By Salil Bhandari, MD
I thought I had taken care of patients with every emergency imaginable until we saw the surge of patients suspected or confirmed with COVID-19.
When I serve as the rapid treatment physician, my job for the next eight hours is to screen patients with any respiratory illness before they enter the larger Emergency Room, to keep potential COVID patients separate from other patients. We see them one at a time to determine if they need to be tested or hospitalized, or can safely recover at home. It’s not simple with COVID, as things are not always as they initially appear.
We change our personal protective gear more than 30 times a day to protect each patient and each other, and still wonder if we’ve been exposed. As I observe firsthand the suffering, fear and panic spreading across our region, I’m proud to play an important role in this battle to save lives. Given the many unknowns of this pandemic, I also worry for my own health and the health of my colleagues and family.
Fortunately, I work with dedicated healthcare providers, and like others around the country, having personal protective equipment – N95 masks, gowns, gloves, ventilators and blood supply – is top of mind. We have implemented measures to conserve these critical resources at a time when the entire country is in need. In addition, we’ve received tremendous support from the community through donations of supplies that will ensure we are able to continue to protect ourselves and our patients as this pandemic continues.
Many of us have adopted new routines to help reduce our chances of spreading the virus after our shifts such as sleeping in hotel rooms, changing our clothes and shoes before we enter our homes and like many across the country, wearing a mask even when in public.
My emergency medical team rises to this new challenge with selflessness, innovative thinking and an intense sense of duty. One of my colleagues created a novel telemedicine system in a week to support virtual care options for the dedicated COVID-19 Response Units even in the hospital. Another has been working with a fire department to create systems to help decrease exposure of our EMS rescuers.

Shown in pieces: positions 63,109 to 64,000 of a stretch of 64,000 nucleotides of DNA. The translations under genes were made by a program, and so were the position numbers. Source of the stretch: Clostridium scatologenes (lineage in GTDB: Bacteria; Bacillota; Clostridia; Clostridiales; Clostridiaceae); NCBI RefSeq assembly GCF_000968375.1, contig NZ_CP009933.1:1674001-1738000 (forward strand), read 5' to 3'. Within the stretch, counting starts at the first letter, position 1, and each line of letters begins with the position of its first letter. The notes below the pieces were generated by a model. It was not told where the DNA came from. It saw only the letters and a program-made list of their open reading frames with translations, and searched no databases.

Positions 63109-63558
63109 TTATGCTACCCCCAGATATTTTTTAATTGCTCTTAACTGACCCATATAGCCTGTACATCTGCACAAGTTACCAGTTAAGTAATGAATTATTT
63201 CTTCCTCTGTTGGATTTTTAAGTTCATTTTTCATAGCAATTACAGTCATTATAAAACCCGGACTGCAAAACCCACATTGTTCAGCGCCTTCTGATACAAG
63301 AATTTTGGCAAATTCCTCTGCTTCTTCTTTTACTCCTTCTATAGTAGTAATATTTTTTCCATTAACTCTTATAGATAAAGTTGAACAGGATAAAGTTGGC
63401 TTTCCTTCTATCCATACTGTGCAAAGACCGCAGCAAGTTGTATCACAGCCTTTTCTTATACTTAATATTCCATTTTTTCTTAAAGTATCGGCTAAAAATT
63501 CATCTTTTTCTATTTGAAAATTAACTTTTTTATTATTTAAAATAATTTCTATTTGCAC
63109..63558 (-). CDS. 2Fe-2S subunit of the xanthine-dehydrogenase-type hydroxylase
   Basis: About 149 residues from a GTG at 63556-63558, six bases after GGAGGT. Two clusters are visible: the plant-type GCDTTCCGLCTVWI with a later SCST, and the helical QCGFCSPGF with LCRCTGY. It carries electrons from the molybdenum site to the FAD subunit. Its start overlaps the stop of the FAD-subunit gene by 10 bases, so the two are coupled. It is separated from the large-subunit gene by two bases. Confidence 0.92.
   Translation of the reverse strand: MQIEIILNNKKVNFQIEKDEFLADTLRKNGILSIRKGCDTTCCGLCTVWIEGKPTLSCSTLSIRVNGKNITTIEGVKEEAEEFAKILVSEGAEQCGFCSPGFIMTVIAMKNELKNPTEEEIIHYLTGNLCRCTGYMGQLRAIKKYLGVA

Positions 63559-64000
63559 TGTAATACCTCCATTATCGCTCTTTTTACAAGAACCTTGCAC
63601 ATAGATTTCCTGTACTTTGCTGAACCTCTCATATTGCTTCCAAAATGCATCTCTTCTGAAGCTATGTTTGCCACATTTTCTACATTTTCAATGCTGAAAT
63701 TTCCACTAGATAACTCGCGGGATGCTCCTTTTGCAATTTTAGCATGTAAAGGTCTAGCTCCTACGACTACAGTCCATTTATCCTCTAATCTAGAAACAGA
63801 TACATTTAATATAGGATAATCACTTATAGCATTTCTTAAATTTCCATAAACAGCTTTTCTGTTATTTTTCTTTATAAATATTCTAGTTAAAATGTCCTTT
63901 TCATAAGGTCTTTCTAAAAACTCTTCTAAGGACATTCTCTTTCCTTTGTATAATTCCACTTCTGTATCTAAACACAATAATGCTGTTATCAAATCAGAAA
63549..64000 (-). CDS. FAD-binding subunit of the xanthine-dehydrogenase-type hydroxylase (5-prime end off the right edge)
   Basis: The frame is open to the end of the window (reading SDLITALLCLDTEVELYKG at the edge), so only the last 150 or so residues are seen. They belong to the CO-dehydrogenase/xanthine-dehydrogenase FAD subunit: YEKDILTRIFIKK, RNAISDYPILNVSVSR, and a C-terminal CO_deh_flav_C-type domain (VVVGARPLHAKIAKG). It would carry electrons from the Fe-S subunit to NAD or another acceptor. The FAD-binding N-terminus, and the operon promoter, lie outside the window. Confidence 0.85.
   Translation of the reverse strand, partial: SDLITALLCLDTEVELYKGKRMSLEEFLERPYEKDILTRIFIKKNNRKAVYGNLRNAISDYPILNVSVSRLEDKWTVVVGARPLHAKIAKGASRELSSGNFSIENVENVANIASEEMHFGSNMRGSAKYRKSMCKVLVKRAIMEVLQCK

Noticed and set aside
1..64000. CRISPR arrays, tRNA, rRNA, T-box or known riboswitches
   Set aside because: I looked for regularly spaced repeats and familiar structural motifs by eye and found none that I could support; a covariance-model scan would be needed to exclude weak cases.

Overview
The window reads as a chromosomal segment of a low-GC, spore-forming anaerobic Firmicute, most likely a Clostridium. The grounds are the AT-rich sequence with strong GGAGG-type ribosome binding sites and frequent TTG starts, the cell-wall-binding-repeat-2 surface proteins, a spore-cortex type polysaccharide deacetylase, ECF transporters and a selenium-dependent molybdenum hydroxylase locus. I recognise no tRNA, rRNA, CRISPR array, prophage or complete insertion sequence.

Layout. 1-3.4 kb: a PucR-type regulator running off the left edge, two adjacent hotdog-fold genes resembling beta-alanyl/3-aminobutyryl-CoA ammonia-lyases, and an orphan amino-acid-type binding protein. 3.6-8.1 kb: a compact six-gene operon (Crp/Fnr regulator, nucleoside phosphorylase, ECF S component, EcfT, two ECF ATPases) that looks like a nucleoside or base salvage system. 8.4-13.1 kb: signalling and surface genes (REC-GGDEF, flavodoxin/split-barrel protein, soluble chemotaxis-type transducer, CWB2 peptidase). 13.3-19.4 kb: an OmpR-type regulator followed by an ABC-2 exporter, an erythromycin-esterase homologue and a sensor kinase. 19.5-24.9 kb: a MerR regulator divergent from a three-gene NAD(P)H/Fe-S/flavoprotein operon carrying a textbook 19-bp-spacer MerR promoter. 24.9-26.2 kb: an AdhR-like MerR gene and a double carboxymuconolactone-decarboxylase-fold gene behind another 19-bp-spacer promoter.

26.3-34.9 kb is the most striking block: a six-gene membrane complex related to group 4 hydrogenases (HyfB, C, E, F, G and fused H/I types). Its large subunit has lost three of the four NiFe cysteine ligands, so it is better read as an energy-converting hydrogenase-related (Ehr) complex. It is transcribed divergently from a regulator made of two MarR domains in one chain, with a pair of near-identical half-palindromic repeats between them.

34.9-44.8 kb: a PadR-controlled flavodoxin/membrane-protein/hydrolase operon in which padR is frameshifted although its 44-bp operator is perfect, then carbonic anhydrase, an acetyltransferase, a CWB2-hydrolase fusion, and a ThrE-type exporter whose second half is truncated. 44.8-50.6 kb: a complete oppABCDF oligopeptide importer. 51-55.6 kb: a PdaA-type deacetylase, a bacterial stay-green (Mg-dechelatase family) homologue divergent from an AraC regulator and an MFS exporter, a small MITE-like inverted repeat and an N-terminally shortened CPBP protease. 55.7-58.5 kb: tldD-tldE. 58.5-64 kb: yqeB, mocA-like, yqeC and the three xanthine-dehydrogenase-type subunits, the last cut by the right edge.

We are all in this together and we will get through this together. The more we work in lock step, the more lives we will save — your family, your friends, my family, my friends.
How Can You Help?
First, stay at home unless absolutely necessary. It won’t be forever. Remember to wash your hands more often and more thoroughly than you ever have before.
Second, if you have to leave home we strongly recommend wearing a face covering. This will continue to help us slow the spread of the disease.
If you are feeling seriously ill due to any emergency or having difficulty breathing due to potential COVID exposure, come to the ER. Delays in addressing your health needs could have a long-term impact on your overall health. With our many safety measures in place, we are ready to care for you.
Lastly, please consider donating blood to the local blood bank. It’s safe, and you will have given a small part of yourself to save someone’s life. Also, if you’ve had COVID-19, please read on how you can help other patients battling the virus, here.
Salil Bhandari, MD
Emergency Medicine Physician
Memorial Hermann-Texas Medical Center
Assistant Professor of Emergency Medicine
McGovern Medical School at UTHealth